The contract award, posted on a government website on 30 September, describes it as a "sole source order", which means that no other company is considered capable of providing these services.
Equifax disclosed the breach of the date of up to 143 million Americans on 7 September. Later it said an additional 2.5 million people could be affected.
The IRS has suffered its own embarrassing breaches, with the agency announcing on 6 April that the personal data of up to 100,000 US taxpayers could have been compromised.
Equifax initially said it had discovered the breach in July but it later turned out that the discovery had actually taken place in March.
It blamed a vulnerability in the Java Struts Web application framework for the breach.
According to a report issued about the breach by private security contractor Mandiant, two systems that support Equifax’s online dispute Web application were compromised by the attackers who also set up the means to remotely run commands on Equifax’s systems even if the vulnerability that had let them in was patched.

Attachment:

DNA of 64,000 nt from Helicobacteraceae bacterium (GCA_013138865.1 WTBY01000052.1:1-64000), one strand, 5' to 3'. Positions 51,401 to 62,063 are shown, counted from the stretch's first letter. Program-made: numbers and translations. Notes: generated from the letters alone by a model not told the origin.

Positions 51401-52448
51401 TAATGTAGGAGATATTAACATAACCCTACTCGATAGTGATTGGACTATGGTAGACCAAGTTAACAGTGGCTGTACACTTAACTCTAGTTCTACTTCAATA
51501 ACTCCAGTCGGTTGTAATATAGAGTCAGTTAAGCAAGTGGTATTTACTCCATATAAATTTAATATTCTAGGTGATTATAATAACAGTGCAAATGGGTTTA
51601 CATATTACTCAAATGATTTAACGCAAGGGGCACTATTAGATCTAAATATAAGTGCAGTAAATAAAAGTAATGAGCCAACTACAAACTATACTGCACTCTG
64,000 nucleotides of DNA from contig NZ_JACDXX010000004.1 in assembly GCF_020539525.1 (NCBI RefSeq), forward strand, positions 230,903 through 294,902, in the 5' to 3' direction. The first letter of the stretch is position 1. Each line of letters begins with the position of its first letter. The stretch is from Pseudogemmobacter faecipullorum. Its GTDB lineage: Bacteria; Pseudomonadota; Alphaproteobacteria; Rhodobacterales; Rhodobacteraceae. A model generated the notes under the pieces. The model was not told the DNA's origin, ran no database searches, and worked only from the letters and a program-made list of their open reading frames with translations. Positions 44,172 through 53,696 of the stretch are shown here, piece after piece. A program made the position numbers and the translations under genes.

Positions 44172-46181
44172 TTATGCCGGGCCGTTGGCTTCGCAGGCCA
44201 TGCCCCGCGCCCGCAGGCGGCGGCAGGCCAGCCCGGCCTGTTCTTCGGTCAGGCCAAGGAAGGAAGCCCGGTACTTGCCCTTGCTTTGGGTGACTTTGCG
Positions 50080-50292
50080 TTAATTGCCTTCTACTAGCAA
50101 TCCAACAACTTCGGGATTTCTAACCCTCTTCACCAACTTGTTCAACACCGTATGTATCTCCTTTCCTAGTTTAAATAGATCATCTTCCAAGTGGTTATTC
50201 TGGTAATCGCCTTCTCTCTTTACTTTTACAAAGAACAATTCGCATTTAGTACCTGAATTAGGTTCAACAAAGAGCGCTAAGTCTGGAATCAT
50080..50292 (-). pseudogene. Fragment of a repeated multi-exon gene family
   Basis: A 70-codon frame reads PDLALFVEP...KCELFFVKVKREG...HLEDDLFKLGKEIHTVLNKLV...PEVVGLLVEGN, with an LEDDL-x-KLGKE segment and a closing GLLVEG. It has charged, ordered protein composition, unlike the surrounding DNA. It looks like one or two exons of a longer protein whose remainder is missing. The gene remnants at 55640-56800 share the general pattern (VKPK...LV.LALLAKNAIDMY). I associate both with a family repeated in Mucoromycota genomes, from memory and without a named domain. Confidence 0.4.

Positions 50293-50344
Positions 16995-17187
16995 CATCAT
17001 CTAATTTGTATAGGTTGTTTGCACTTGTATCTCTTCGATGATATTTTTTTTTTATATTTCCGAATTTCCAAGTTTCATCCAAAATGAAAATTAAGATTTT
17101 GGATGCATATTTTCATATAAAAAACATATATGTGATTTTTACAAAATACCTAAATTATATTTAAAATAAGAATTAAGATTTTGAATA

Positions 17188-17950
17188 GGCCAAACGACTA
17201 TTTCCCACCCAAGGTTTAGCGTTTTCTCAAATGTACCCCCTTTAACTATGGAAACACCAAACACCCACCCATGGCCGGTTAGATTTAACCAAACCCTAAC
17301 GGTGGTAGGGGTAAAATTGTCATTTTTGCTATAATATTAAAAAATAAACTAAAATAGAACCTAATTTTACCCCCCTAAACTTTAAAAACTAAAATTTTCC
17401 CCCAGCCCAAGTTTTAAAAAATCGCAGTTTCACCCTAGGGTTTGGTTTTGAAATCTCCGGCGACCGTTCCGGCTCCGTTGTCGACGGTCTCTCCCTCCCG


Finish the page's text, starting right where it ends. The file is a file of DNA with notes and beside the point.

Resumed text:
Remote access was made from about 35 “distinct public IP addresses”.
Mandiant said it had been unable to attribute the breach to any known hacking group that it tracks. It also said that the methods and tools used by the attackers did not match those of others of which it was aware.